I tested the RAT Pro X in several games and it was a sheer joy to use. I guess if the mouse had WASD keys, I would not need a keyboard at all. I tried it in the Assassins Creed IV Black Flag and it performed brilliantly on both land and sea. Instead of using multiple buttons, I just set the scroll wheel as a weapon.
Wired Mode Only
The Pro X is a corded mouse that sports a gold-plated connector. You never have to worry about the battery running out of juice. On the other hand, you will have to put up with yet another cable on the deck, but Mad Catz did its best to save you the inconvenience. The Pro X cable is braided, so any snagging and bending is minimized.
Responsiveness and Sensor
Both laser and optical sensors have fierce opponents and proponents. To help you overcome the hesitation whether to choose a laser or an optical one, Mad Catz enabled you to swap between three different sensors.
The R.A.T PRO X that is a subject to the current review sports a PixArt ADNS-9800 laser sensor and I have to tell you that I do not regret my choice. The 9800 allows you to increase the DPI to 8,200. You can execute the perfect headshots, lock-on to opponents and have a full control over the mouse. The adjustable lift-off height and the angle snapping features also come in handy, although using them is a personal decision.
The Mad Catz RAT Pro X software works fine, although I find it a bit obtuse at times. It is straightforward and easy to work with, but there are some caveats I consider relevant to tell you about.
You can assign a specific command to every mouse button, create profiles to different games, and change the settings to your liking. However, assigning commands can turn into quite an irritating activity. Instead of clicking on the chosen command, you have to drag and drop it from a menu.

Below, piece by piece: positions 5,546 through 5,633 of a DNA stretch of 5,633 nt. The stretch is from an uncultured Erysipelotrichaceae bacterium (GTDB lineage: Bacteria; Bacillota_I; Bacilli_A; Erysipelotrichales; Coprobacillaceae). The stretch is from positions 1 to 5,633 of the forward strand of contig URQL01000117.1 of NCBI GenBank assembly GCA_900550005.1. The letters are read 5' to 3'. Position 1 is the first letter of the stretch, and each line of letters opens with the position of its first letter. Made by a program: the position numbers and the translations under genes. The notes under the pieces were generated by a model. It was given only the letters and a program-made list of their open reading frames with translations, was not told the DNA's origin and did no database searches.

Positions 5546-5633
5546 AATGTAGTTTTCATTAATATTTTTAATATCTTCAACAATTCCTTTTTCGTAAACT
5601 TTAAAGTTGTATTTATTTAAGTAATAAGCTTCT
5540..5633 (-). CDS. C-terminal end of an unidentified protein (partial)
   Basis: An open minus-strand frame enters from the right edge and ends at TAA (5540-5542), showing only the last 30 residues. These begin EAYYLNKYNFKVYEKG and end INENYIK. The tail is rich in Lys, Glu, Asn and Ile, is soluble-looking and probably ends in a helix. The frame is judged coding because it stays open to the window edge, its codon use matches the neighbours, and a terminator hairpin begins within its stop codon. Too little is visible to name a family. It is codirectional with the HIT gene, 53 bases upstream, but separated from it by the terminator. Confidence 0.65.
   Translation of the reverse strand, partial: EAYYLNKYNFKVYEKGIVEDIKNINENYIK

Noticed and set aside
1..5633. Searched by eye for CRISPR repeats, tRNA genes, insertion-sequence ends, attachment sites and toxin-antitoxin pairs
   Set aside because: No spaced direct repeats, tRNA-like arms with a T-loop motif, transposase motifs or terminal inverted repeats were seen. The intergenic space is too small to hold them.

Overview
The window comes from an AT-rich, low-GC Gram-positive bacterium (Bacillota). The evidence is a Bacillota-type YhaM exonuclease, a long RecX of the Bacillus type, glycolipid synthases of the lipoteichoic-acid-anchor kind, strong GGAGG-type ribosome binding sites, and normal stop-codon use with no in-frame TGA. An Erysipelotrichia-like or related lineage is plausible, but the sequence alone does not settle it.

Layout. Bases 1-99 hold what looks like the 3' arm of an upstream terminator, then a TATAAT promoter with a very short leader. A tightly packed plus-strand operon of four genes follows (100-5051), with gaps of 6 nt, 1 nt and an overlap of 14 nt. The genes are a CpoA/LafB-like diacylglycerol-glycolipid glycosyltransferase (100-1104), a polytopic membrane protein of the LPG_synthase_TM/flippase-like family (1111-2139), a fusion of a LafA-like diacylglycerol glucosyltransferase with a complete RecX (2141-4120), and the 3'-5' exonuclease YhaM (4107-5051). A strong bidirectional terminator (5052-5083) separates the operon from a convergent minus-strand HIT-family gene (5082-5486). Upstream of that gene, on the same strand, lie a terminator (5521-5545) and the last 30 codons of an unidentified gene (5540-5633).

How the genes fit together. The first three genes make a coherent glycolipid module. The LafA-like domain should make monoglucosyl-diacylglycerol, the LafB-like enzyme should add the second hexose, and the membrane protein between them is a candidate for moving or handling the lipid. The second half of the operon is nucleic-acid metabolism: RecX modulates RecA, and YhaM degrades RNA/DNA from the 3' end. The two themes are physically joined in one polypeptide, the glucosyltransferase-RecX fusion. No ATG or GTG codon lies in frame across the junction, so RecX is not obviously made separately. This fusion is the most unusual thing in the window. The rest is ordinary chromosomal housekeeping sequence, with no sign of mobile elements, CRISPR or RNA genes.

I also want to mention a very specific problem I have stumbled upon. If you are a fan of Battlefield 4, I strongly recommend exploring the software options before you challenge Pro X capabilities in a game. If you are impatient to start playing as soon as you take the mouse of the box (like yours truly), you may find yourself in the following situation.
The right click allows you to scoop a weapon. That’s its default function. However, I did not know it had yet another function – swapping between single shop and burst fire modes of the chosen weapon. (You know, the command you usually trigger by pressing V on the keyboard). If it is of any help, I did not encounter that issue in any other game I tried.
If you liked the RAT Pro X, raise your hand, if you did not, raise your standards.
I believe that if it wasn’t for the hefty price tag, Mad Catz would sell no other gaming mice. Still, I expected it to offer greater versatility in MMOs. The software is not flawless but it works fine.
To sum up, the Pro X is a gaming peripheral of superior quality and manufacturers should definitely regard it as a challenge to adapt their products to the latest mouse design trends.